Cuba also has an average life expectancy of 79.1, which is the 40th best in the world. This is very impressive, considering a lot of Cubans are actually living in poverty. Something else that is very interesting about Cuba, is that it is the only country that met that WWF’s definition of sustainable development. The criteria for this were having an ecological footprint of less than 1.8 hectares per capita and having a human development index of over 0.8. The fact that Cuba was the only country to achieve this is not only very impressive, although slightly worrying. This is because for the planet to survive, we really need every country meeting the first aim at least, if not the second. However, this does show that Cuba is a country that other countries should use as a model for their own sustainable development, especially some of the poorer ones.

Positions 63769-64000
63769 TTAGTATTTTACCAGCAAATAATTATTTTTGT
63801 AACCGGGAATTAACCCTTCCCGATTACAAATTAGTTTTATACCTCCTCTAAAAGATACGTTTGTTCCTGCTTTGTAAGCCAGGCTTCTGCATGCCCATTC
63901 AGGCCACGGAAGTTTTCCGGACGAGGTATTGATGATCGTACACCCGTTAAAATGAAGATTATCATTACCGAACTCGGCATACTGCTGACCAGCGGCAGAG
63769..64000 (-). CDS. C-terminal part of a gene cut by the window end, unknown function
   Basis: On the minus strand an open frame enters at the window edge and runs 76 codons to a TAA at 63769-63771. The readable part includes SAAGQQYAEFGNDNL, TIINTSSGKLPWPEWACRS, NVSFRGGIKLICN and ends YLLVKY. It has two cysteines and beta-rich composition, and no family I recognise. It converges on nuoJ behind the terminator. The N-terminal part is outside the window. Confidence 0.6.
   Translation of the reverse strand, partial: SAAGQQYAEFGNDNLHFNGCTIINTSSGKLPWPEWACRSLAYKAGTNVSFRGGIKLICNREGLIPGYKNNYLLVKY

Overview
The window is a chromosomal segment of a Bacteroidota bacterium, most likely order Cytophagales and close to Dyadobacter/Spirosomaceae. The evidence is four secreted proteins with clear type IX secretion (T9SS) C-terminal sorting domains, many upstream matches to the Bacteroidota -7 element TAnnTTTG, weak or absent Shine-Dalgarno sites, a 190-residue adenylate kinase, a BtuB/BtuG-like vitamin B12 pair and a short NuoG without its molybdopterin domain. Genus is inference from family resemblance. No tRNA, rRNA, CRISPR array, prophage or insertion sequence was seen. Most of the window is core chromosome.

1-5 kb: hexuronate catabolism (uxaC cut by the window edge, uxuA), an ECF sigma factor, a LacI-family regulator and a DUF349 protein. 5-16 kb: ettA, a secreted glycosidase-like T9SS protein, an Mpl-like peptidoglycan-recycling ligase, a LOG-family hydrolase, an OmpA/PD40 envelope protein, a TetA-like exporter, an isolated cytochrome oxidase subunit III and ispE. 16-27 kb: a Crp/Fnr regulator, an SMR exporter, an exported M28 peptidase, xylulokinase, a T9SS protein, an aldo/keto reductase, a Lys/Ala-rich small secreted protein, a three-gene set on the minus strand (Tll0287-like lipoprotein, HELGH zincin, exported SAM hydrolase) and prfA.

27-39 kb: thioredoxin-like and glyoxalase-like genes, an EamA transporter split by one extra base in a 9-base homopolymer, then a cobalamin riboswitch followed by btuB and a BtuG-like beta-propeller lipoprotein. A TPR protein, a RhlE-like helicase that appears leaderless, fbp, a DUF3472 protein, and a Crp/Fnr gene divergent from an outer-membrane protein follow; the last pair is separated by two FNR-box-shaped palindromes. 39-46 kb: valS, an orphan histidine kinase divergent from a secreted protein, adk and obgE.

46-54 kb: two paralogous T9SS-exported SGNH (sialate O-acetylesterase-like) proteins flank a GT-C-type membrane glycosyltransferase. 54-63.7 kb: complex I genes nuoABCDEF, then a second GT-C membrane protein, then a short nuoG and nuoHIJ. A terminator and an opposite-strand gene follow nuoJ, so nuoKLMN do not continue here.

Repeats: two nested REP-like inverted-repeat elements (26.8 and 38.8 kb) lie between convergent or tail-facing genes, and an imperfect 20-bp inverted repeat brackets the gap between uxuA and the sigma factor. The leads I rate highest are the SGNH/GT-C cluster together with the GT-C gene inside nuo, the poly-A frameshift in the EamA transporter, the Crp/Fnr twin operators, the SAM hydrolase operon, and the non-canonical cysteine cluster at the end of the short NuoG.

All these benefits from the communist regime are all very well and good, but there are some huge problems. Cuba’s economy is in a mess and the communist government have effectively admitted this, by bringing in some capitalist measures to try and stop the country falling to pieces. For example, they are allowing people to own personal, small businesses, provided they register with the government and pay tax. This is definitely not a very communist idea, as it will mean some individuals will have the opportunity to become richer than others. As well as this, they are encouraging tourism as they currently get over 3 million tourists a year, all of whom contribute a large amount of money Cuba’s economy. It is not just people in the cities that are benefiting, as those living rural areas are seeing gains too. They can now lease land from the government and become their own boss. This is very important for a lot of Cuba’s population, as they can now produce as much food as they like and then sell it at a price they decide.